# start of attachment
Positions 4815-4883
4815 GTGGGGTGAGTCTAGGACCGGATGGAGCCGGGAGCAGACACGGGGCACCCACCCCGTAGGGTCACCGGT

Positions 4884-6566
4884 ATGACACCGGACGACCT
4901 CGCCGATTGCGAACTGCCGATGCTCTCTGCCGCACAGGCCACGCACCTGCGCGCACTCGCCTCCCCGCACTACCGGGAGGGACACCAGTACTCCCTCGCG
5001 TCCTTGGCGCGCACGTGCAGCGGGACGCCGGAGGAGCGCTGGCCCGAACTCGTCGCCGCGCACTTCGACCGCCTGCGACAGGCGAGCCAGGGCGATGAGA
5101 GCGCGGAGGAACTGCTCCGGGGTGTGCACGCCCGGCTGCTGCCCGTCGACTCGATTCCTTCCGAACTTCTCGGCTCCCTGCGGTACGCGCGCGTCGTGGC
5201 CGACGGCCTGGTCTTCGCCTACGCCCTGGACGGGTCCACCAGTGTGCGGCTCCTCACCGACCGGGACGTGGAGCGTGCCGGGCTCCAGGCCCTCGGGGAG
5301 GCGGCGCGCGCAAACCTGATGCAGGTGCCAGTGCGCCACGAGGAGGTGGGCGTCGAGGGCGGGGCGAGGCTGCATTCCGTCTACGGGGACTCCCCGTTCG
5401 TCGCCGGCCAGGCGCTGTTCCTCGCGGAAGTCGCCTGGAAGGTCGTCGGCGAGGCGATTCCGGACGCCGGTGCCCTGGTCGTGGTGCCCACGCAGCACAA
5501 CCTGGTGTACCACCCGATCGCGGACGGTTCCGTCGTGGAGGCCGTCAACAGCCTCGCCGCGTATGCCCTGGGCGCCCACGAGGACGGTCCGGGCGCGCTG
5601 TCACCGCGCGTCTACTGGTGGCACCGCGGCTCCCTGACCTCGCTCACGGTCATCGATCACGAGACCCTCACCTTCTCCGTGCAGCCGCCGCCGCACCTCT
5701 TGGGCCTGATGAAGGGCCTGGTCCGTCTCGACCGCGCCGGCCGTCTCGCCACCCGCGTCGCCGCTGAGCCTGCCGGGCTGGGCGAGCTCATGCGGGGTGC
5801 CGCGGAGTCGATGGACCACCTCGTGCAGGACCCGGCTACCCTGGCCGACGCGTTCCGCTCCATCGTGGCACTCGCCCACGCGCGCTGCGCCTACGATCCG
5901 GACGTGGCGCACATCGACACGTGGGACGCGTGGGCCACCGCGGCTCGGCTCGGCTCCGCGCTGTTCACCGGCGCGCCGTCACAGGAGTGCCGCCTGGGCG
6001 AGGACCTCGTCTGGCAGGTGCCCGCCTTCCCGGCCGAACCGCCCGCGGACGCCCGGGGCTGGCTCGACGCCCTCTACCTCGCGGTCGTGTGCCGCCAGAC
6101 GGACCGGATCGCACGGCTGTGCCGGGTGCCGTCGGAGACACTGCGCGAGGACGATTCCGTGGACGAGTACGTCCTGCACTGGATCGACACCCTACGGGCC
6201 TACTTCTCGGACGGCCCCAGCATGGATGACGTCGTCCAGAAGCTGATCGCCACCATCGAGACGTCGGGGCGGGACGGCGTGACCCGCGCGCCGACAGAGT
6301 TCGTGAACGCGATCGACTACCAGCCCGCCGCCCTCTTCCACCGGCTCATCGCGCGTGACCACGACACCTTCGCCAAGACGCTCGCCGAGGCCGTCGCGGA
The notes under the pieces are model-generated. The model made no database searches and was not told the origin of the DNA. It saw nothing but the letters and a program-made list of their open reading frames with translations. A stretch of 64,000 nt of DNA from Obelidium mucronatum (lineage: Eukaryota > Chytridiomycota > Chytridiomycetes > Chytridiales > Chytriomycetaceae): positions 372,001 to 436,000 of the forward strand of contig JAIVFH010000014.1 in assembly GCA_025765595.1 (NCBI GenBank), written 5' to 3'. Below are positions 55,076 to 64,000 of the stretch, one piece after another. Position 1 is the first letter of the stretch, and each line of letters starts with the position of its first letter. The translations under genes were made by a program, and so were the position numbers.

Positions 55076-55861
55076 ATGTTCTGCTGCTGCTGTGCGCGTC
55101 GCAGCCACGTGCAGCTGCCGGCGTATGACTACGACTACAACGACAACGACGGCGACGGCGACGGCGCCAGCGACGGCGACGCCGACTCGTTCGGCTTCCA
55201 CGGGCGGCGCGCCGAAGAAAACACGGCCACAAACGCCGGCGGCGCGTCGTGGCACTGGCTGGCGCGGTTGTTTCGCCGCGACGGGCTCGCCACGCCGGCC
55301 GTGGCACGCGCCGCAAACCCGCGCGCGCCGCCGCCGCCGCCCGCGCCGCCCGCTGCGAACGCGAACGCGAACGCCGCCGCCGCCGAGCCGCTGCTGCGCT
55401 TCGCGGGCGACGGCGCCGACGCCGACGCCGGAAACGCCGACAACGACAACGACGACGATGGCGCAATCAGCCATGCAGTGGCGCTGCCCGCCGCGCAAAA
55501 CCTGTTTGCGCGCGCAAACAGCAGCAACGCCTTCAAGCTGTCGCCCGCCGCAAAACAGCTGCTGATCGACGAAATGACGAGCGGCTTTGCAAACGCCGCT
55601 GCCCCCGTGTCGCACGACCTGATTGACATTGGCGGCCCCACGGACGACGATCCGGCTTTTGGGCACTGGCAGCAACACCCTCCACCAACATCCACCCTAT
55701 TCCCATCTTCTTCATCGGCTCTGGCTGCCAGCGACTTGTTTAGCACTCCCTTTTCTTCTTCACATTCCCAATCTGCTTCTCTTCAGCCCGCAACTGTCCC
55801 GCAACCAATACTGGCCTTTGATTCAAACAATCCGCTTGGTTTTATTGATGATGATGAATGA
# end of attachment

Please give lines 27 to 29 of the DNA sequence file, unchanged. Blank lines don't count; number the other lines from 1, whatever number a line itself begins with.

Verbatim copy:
55501 CCTGTTTGCGCGCGCAAACAGCAGCAACGCCTTCAAGCTGTCGCCCGCCGCAAAACAGCTGCTGATCGACGAAATGACGAGCGGCTTTGCAAACGCCGCT
55601 GCCCCCGTGTCGCACGACCTGATTGACATTGGCGGCCCCACGGACGACGATCCGGCTTTTGGGCACTGGCAGCAACACCCTCCACCAACATCCACCCTAT
55701 TCCCATCTTCTTCATCGGCTCTGGCTGCCAGCGACTTGTTTAGCACTCCCTTTTCTTCTTCACATTCCCAATCTGCTTCTCTTCAGCCCGCAACTGTCCC